Bill Nye's recent debate with Ken Ham (the founder of the creation museum), has a lot of people talking about creationism and science. I want to share my own personal story and perspective about faith, belief, and science.

When I was growing up we went to church on Sunday. It was a very passive religion that took a backseat in decision-making unless it was Sunday or a holiday. I desperately wanted a meaning to life, but the only answer I could find was that there was none.

It wasn't until Junior High when I left the public school system and entered a private Christian school that a religion, or as I will call it, belief system became an active and important part of everyday life. In this Christian school we were taught from a fundamental Christian world-view and every subject was filtered through it, yes even math. Faith became of the utmost importance.

I had left public school because of my gender identity and sexuality and the violence and bullying it provoked from my peers and in this new environment I fervently latched on to ideology of the school administrators, teachers, and my peers. The ideology offered acceptance, both heavenly and from my new schoolmates so I became a fervent Christian. In the process of letting Jesus into my heart I happily let everything I'd ever known about dinosaurs and archaeology out of my head.


In its place was the belief that God created the universe in 7 days, roughly 6,000 years ago. This belief system came free with a litany of responses to counter what the non-believers might say regarding their pagan belief system of evolution. We were in a spiritual war and we had to defend against the enemy. Finally, life had meaning!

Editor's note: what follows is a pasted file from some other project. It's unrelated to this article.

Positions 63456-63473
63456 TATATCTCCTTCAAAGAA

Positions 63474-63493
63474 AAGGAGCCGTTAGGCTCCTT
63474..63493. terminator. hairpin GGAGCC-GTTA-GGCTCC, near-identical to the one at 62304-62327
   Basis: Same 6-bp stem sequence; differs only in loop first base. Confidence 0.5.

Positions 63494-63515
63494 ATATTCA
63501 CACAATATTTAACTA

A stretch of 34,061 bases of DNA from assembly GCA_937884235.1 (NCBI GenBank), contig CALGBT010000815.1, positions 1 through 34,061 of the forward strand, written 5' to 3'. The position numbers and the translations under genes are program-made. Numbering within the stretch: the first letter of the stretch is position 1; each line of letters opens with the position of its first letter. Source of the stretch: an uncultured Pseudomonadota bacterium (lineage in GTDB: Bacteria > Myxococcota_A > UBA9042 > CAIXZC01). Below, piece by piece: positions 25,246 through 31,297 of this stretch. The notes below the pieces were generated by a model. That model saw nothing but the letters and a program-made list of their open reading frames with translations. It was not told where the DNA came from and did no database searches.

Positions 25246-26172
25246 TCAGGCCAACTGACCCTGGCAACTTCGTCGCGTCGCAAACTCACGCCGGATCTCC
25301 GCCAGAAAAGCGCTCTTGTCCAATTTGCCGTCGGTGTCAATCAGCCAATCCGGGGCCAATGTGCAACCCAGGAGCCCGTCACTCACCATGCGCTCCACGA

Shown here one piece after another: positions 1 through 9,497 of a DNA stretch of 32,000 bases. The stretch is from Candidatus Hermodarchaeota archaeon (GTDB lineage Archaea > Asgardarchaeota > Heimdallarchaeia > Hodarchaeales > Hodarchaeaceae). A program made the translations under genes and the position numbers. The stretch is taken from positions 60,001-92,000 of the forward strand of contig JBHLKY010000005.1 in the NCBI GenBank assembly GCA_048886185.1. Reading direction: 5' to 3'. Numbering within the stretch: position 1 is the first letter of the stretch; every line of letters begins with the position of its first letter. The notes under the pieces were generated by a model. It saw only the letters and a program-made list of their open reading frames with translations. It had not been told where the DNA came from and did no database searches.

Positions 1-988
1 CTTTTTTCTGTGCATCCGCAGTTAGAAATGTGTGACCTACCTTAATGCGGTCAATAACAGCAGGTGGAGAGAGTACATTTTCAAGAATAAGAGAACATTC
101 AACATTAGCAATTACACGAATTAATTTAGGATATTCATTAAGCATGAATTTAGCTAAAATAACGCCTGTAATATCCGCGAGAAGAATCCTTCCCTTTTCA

Evolution and the scientific method were reduced to nothing more than systems of belief, no more provable than our own self-referential belief system based on a religious text. We could not prove to a non-believer why our belief system was true anymore than they could prove to us. In the end it came down a matter of faith. Evolution after all was just another belief (one that would wind you up in hell!)


My acceptance of their belief system was cause for much joy at school, but a point of contention at home for I was the child of intelligent parents. My mother was a nurse, well versed in the evolution of viruses and bacteria. My father enjoyed comparative religion but his hobby was paleontology and he had knowledge of any number of other sciences.

I didn't want them to go to hell and this started many arguments. I presented them with the arguments preprogrammed into me at school and my parents presented me with excellent evidence and logical proofs that ripped through the veil of my belief system and canned responses.


Yet, none of their logical or evidence could dent my faith that I was right. It is embarrassing to write of my foolishness, but I earnestly believed with all my being the programming that was reinforced at school. There was no intelligent consideration or reasoning in what the other side was saying. Instead, I used my intellect to desperately defend what I felt to be an attack on my faith.

Faith was a roadblock. Robert Anton Wilson said that "Belief was the death of intelligence." When you start believing in something you stop thinking about it, you stop questioning its validity, you stop reasoning. Belief was a warm, cozy, safe spot-where I was always right.